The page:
Looking Back on 50 Years of Making Beautiful Books

Looking Back on 50 Years of Making Beautiful Books

Godine, who speaks quickly, with traces of a Boston accent, can get carried away when the subject is books, and talks about printers the way other people talk about movie stars. He also loves to mention typefaces — Bembo, Baskerville, Garamond, Caslon and Janson come up a lot — and the names of beautiful papers: Amalfi, Fabriano, Nideggen.

“It’s an obsession,” he said, and explained that it began back when he was in college, at Dartmouth in the ’60s, and took a course with a professor named Ray Nash, who taught graphic arts and the history of printing. That was also when he fell in love with letterpress — the old-fashioned art of pressing paper so firmly down on inked metal type that the letters leave little dents.

Godine began his career, in fact, as a printer, not a publisher. After college he apprenticed with the sculptor and engraver Leonard Baskin, who also ran a print shop in Northampton, Mass. In 1970, together with two partners, Godine opened a shop of his own in an abandoned cow barn in Brookline. The company did letterpress, setting its own type by hand and printing wedding invitations, birth announcements, the diplomas for Harvard and Wellesley.

Gradually, his company branched out into pamphlets and broadsides — reprints of Andrew Marvell’s “The Garden,” for example, and Thoreau’s “Civil Disobedience” — and from there into books. To judge from the descriptions in “Godine at Fifty,” some of these early efforts verged on the foppish — fine printing for the sake of fine printing. There was an edition of Thomas Boreman’s “Moral Reflections on the Short Life of the Ephemeron,” for example, that featured meticulous, hand-tinted etchings of mayflies.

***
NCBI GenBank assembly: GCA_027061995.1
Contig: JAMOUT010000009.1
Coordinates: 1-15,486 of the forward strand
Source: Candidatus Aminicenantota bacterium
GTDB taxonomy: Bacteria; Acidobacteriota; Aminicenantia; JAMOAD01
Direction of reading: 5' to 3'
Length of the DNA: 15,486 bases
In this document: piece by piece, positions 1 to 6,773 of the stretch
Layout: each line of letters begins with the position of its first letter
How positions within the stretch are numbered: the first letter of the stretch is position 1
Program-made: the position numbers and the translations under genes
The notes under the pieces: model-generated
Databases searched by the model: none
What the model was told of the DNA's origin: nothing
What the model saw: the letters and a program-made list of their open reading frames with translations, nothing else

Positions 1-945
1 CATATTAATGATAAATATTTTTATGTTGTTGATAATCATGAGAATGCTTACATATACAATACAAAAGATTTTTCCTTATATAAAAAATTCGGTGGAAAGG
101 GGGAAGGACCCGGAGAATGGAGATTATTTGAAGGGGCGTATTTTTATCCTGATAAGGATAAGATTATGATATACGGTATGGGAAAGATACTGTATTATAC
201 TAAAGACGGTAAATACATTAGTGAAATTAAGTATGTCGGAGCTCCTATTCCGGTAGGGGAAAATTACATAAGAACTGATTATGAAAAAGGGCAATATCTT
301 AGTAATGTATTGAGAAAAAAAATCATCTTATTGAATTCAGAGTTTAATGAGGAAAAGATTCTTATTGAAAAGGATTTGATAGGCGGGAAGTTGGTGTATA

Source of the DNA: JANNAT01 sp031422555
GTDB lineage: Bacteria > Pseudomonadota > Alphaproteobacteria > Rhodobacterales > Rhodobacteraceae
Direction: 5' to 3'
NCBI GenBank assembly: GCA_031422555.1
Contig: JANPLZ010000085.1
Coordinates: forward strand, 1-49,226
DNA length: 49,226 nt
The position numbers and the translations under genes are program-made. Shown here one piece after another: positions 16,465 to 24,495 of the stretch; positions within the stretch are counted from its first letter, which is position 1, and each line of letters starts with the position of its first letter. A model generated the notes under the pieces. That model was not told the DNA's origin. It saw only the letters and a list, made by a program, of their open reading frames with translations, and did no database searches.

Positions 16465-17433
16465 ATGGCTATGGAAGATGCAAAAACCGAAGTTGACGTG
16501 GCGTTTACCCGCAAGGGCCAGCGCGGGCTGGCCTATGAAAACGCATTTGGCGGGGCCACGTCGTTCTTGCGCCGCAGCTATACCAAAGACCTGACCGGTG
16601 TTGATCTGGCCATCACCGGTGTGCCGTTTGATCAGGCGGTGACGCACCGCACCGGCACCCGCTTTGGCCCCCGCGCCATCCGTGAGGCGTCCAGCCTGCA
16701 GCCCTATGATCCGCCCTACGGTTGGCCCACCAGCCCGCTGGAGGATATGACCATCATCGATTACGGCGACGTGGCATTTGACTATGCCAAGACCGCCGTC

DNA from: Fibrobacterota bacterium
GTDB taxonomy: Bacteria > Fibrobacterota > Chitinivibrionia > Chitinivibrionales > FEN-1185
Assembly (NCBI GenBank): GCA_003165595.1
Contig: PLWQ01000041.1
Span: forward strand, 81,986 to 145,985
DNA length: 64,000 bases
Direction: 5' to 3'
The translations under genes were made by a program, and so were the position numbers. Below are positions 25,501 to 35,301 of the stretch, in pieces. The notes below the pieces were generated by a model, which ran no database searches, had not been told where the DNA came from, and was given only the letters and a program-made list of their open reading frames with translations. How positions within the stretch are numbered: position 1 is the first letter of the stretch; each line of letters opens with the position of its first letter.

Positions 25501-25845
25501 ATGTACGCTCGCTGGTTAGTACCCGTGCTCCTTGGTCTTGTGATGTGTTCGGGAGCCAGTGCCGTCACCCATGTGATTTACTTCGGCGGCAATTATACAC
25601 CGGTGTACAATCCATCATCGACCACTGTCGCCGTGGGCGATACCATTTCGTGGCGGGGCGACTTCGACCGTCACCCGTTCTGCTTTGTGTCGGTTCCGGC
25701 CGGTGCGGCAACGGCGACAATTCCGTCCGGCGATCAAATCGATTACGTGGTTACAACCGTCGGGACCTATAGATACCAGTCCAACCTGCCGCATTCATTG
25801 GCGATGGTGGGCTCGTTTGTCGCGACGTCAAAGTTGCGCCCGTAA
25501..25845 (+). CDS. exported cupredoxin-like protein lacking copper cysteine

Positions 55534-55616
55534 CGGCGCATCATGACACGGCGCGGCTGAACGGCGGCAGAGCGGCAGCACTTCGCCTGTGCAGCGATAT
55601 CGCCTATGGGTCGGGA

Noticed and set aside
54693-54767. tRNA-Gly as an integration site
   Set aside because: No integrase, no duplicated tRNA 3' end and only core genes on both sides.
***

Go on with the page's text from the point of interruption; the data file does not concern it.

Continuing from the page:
“I suppose you could say some of those books were ‘privished,’ rather than ‘published,’” Godine said, laughing. “But it was never my intention just to be a fancy printer or a hobbyist. I thought we should be a business. Not that I knew the first thing about business.” He shook his head and told a story that’s also in “Godine at Fifty”: At one point, Godine’s father, learning that his son’s company had never filed a tax return, sent his own accountant over to check on things. The accountant asked if he could look at the books, and Godine said of course, pointing to the printed ones on the shelves. All he had by way of financial records were a couple of checkbooks that hadn’t been balanced in years.

In those days, Godine had a trust fund that he could draw on in emergencies — until it ran out. And his timing was fortunate. “This was right after Sputnik,” he explained, “and for some reason the government thought the way to pull us even with the Russians was to give the libraries a lot of money. So we could publish anything, even the worst poetry in the world, and still sell 500 copies.”

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